C6—C5—C4121.4 (3)O1—C9—H9B109.6
C6—C5—H5119.3C8—C9—H9B109.6
C4—C5—H5119.3H9A—C9—H9B108.1
C5—C6—C1118.5 (3)
C6—C1—C2—C30.1 (5)C2—C1—C6—C50.5 (5)
Br1—C1—C2—C3178.4 (2)Br1—C1—C6—C5178.1 (2)
C1—C2—C3—C40.2 (5)C8—N1—C7—C4178.1 (3)
C2—C3—C4—C50.3 (5)C5—C4—C7—N1176.3 (3)
C2—C3—C4—C7178.6 (3)C3—C4—C7—N11.9 (5)
C3—C4—C5—C60.0 (5)C7—N1—C8—C9115.0 (4)
C7—C4—C5—C6178.3 (3)N1—C8—C9—O167.6 (4)
C4—C5—C6—C10.4 (5)
Hydrogen-bond geometry (Å, º) top
Cg1 is the centroid of the C1–C6 ring.
D—H···AD—HH···AD···AD—H···A
O1—H1···N1i0.97 (3)1.83 (3)2.791 (4)172 (4)
C2—H2···Cg1ii0.952.833.58 (3)137
C5—H5···Cg1iii0.952.793.512 (3)134
Symmetry codes: (i) x, y+1, z+1/2; (ii) x, y+1, z1/2; (iii) x, y+2, z+1/2.

Experimental details

Crystal data
Chemical formulaC9H10BrNO
Mr228.09
Crystal system, space groupMonoclinic, Cc
Temperature (K)173
a, b, c (Å)22.349 (4), 6.0328 (10), 7.3673 (12)
β (°) 107.980 (3)
V3)944.8 (3)
Z4
Radiation typeMo Kα
µ (mm1)4.30
Crystal size (mm)0.36 × 0.15 × 0.02
Data collection
DiffractometerBruker Kappa DUO APEXII
diffractometer
Absorption correctionMulti-scan
(SADABS; Sheldrick, 2008a)
Tmin, Tmax0.305, 0.919
No. of measured, independent and
observed [I > 2σ(I)] reflections
3713, 1651, 1550
Rint0.035
(sin θ/λ)max1)0.602
Refinement
R[F2 > 2σ(F2)], wR(F2), S 0.025, 0.059, 1.00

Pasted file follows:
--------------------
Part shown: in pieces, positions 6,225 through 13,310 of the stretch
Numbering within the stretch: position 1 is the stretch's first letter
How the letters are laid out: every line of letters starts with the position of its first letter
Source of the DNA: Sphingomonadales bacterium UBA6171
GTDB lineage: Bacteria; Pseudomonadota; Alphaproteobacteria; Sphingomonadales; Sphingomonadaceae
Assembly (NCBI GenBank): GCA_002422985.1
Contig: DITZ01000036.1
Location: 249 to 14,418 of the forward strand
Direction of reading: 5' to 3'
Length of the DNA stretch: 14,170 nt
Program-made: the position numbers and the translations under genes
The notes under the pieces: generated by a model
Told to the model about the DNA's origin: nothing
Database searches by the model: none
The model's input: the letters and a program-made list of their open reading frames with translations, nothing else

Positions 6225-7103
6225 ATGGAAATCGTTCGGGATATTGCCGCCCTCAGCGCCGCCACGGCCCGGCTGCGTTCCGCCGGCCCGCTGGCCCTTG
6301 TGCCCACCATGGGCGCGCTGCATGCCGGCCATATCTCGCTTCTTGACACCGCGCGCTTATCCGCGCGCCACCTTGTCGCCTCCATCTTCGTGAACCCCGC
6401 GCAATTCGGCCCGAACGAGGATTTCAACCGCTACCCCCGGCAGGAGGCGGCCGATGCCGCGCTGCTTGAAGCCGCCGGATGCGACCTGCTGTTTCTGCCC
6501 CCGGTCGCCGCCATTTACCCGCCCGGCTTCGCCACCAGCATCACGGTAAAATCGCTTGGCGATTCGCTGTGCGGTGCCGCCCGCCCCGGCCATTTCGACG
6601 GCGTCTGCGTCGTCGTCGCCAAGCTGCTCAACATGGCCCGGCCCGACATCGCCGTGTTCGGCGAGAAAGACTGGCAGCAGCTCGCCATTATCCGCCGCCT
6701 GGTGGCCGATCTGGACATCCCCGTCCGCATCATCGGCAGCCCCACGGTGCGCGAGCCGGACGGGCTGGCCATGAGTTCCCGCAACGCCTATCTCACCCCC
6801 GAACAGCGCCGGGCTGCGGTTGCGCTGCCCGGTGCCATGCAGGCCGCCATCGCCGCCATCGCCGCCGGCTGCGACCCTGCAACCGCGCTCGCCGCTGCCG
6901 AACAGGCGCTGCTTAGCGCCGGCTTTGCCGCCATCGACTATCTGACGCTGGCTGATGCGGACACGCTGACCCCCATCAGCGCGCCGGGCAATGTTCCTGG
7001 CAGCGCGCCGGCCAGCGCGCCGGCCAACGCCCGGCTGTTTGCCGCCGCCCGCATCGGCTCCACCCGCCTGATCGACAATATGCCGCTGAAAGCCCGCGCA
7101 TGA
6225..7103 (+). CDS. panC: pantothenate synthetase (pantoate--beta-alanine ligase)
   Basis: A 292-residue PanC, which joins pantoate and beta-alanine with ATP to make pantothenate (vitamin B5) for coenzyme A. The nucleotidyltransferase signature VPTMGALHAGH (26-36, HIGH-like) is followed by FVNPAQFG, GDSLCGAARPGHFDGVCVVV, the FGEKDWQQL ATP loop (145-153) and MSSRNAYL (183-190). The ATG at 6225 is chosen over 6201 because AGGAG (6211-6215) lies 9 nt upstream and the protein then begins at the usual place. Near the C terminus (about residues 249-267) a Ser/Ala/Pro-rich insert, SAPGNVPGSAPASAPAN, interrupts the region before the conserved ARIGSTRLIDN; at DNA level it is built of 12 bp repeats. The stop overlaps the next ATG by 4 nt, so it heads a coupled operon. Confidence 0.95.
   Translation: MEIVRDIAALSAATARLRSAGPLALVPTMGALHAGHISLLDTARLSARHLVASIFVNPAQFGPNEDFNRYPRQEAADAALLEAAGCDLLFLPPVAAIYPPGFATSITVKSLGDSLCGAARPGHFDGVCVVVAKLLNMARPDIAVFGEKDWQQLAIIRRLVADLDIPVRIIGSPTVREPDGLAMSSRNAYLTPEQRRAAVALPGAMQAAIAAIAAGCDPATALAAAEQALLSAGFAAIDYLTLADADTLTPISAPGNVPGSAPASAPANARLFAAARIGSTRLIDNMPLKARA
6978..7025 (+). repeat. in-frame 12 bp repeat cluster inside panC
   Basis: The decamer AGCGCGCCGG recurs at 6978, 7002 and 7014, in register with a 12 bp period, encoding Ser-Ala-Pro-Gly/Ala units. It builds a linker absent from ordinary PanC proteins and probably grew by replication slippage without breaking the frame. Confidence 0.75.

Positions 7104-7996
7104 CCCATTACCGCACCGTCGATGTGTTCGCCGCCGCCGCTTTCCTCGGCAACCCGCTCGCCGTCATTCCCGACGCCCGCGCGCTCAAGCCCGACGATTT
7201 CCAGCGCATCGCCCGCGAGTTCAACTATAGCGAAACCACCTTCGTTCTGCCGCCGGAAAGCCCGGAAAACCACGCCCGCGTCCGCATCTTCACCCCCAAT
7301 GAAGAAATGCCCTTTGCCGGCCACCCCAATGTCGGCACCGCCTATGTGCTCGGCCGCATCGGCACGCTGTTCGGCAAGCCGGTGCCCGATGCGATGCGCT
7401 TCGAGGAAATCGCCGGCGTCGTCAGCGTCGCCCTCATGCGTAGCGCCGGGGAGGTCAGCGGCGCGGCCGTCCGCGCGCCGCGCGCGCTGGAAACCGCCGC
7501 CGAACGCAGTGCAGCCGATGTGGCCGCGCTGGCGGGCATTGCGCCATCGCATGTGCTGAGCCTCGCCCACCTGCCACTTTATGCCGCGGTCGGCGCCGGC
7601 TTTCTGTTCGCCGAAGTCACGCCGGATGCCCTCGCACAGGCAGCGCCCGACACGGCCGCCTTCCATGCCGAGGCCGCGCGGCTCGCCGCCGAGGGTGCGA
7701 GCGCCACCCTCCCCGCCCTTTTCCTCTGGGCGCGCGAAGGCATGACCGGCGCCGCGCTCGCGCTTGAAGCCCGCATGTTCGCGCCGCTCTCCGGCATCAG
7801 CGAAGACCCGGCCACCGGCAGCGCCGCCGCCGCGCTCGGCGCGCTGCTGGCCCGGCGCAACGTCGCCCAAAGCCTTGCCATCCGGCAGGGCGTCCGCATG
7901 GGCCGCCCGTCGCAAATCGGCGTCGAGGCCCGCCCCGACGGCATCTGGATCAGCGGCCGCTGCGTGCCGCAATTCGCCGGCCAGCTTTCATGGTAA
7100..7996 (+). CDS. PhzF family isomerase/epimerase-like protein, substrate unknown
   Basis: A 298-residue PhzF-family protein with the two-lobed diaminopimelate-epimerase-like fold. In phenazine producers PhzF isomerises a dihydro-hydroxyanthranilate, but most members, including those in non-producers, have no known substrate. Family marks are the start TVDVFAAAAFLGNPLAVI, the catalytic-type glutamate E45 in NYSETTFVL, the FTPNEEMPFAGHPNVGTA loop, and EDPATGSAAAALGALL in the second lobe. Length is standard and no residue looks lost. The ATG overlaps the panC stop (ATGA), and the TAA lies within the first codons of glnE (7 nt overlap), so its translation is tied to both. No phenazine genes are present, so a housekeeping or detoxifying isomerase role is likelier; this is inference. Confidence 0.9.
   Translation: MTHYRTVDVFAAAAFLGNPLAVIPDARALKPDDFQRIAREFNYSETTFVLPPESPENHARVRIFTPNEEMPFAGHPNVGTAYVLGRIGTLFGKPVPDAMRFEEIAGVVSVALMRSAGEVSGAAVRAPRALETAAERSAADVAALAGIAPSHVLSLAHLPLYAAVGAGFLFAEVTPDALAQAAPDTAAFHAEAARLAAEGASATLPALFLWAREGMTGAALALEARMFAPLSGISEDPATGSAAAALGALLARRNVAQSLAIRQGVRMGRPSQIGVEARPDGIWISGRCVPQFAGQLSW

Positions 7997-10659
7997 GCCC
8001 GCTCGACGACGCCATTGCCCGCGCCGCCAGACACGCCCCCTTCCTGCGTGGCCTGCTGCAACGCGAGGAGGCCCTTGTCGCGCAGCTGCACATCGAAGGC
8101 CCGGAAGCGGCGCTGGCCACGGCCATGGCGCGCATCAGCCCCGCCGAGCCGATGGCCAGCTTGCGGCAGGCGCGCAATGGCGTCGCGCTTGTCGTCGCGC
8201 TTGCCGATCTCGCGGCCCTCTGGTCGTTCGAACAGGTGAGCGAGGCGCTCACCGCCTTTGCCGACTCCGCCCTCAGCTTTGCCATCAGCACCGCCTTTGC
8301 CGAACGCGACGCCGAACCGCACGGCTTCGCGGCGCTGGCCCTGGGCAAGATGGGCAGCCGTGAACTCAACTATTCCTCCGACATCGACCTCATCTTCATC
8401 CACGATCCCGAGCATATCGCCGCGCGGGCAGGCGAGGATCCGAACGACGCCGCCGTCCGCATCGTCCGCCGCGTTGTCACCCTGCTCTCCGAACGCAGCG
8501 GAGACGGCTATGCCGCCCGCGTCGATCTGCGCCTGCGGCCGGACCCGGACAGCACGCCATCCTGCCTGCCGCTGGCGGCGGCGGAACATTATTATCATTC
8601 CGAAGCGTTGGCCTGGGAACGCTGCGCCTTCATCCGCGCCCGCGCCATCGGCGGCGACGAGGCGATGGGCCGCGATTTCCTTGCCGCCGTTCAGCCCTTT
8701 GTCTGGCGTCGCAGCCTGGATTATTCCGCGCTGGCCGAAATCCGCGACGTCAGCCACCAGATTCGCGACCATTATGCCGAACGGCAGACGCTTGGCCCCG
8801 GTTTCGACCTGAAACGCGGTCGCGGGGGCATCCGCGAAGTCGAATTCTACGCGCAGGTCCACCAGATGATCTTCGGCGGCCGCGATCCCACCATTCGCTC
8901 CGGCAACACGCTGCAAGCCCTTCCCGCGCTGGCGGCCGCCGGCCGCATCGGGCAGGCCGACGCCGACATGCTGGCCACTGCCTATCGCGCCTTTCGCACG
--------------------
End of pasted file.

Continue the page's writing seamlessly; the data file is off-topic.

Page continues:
No. of reflections1651
No. of parameters113
No. of restraints1
H-atom treatmentH atoms treated by a mixture of independent and constrained refinement
Δρmax, Δρmin (e Å3)0.71, 0.45
Absolute structureFlack (1983), 788 Friedel pairs
Absolute structure parameter0.022 (12)

Computer programs: APEX2 (Bruker, 2006), SAINT (Bruker, 2006), SHELXS97 (Sheldrick, 2008b), SHELXL97 (Sheldrick, 2008b), ORTEP-3 (Farrugia, 2012).

Hydrogen-bond geometry (Å, º) top
Cg1 is the centroid of the C1–C6 ring.
D—H···AD—HH···AD···AD—H···A
O1—H1···N1i0.97 (3)1.83 (3)2.791 (4)172 (4)
C2—H2···Cg1ii0.952.833.58 (3)137
C5—H5···Cg1iii0.952.793.512 (3)134
Symmetry codes: (i) x, y+1, z+1/2; (ii) x, y+1, z1/2; (iii) x, y+2, z+1/2.
 

Acknowledgements

The authors thank the National Research Foundation (NRF) and UKZN for financial support.

References